Measured Change in Multifamily Unit Air Leakage and Airflow Due to Air Sealing and Ventilation Treatments
This paper summarizes the results from field studies to evaluate the effectiveness of air sealing and ventilation treatments to reduce environmental tobacco smoke transfer between units in six Minnesota apartment buildings. Multiple fan air leakage tests were used to quantify the exterior and interunit air leakage. Week-long perfluorocarbon tracer measurements incorporating up to seven different gases were used to estimate infiltration and interapartment airflow rates.
Air leakage tests indicated that, before treatments, the median total leakage of all tested units was 861 cfm50, with the median for individual buildings ranging from 454 to 2368 cfm50. For four of the buildings there was almost a factor of two difference between the tightest and leakiest units in the same building. The median leakage to adjacent units was 155 cfm50 or 27% of the total leakage. The air sealing produced a median reduction in interunit leakage of 54% and 15% for two of the buildings, but itdid not have a measurable effect at three of the other buildings.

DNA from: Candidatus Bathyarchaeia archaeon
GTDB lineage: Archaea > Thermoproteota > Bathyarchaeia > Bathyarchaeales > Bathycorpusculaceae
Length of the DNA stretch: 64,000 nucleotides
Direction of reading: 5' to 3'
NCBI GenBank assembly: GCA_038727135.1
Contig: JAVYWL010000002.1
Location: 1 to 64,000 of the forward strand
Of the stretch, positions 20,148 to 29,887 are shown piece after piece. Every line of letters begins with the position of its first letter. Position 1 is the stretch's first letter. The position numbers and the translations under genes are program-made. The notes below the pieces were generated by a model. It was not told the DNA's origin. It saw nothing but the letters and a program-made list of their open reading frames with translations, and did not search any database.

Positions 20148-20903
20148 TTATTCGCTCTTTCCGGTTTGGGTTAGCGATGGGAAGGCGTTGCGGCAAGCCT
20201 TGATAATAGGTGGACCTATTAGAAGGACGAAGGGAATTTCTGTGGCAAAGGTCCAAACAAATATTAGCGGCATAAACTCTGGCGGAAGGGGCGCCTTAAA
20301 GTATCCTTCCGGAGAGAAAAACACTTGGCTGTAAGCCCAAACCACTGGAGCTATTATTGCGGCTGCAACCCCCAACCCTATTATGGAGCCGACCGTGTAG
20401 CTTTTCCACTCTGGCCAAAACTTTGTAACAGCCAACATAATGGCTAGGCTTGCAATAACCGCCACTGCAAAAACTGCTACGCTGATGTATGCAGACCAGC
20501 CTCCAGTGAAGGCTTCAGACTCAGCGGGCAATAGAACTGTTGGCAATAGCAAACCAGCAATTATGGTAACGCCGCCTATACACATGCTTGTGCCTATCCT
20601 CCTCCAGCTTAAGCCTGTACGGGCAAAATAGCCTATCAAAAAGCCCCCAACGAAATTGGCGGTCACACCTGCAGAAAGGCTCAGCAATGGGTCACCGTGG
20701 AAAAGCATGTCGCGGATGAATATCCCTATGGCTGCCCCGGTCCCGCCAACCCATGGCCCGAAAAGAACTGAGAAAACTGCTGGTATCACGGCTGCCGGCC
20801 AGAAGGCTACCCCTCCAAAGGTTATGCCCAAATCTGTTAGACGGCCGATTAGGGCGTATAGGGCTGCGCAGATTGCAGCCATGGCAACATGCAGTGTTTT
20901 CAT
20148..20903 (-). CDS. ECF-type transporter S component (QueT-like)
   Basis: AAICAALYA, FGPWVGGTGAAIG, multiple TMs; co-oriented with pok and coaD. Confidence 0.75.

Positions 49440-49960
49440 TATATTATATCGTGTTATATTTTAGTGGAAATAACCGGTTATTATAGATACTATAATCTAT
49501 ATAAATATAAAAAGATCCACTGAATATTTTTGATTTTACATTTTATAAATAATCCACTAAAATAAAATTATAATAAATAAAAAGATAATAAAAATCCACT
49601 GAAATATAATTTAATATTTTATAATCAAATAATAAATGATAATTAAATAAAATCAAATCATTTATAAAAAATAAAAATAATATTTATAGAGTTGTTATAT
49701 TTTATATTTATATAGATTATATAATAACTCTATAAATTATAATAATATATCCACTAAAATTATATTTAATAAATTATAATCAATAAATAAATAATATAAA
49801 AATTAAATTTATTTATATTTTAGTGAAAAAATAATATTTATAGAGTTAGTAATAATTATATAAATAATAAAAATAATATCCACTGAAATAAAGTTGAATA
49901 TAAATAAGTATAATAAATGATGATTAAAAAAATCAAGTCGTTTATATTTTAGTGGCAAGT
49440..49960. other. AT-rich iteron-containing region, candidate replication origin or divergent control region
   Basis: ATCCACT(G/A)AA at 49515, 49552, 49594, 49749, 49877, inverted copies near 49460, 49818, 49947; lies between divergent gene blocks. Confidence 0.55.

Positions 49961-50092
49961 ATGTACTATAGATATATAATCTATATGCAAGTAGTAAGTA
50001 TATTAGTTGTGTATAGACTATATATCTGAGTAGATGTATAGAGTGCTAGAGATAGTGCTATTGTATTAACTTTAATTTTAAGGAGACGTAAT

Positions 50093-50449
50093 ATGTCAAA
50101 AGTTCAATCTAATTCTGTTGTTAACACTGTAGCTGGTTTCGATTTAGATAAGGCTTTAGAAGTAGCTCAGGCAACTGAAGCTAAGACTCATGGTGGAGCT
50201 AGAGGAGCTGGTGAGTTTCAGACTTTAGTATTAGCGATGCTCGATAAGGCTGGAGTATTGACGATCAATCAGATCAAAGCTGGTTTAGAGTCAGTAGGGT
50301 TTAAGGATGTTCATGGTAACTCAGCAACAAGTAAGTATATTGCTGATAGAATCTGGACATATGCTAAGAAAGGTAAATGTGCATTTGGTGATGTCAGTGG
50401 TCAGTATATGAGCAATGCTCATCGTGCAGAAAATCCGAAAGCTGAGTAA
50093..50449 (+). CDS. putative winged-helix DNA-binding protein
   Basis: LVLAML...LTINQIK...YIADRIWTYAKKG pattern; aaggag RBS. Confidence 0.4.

Tracer gas measurements showed that the fraction of air coming from other units compared to total ventilation varied from 2% for a new four-story condominium to 12% for a three- story 12-plex. The air sealing resulted in a consistent—but small—reduction in interunit airflow, and the installation of the continuous ventilation systems resulted in a nearly three-fold increase in the number of units that met minimum ventilation requirements.
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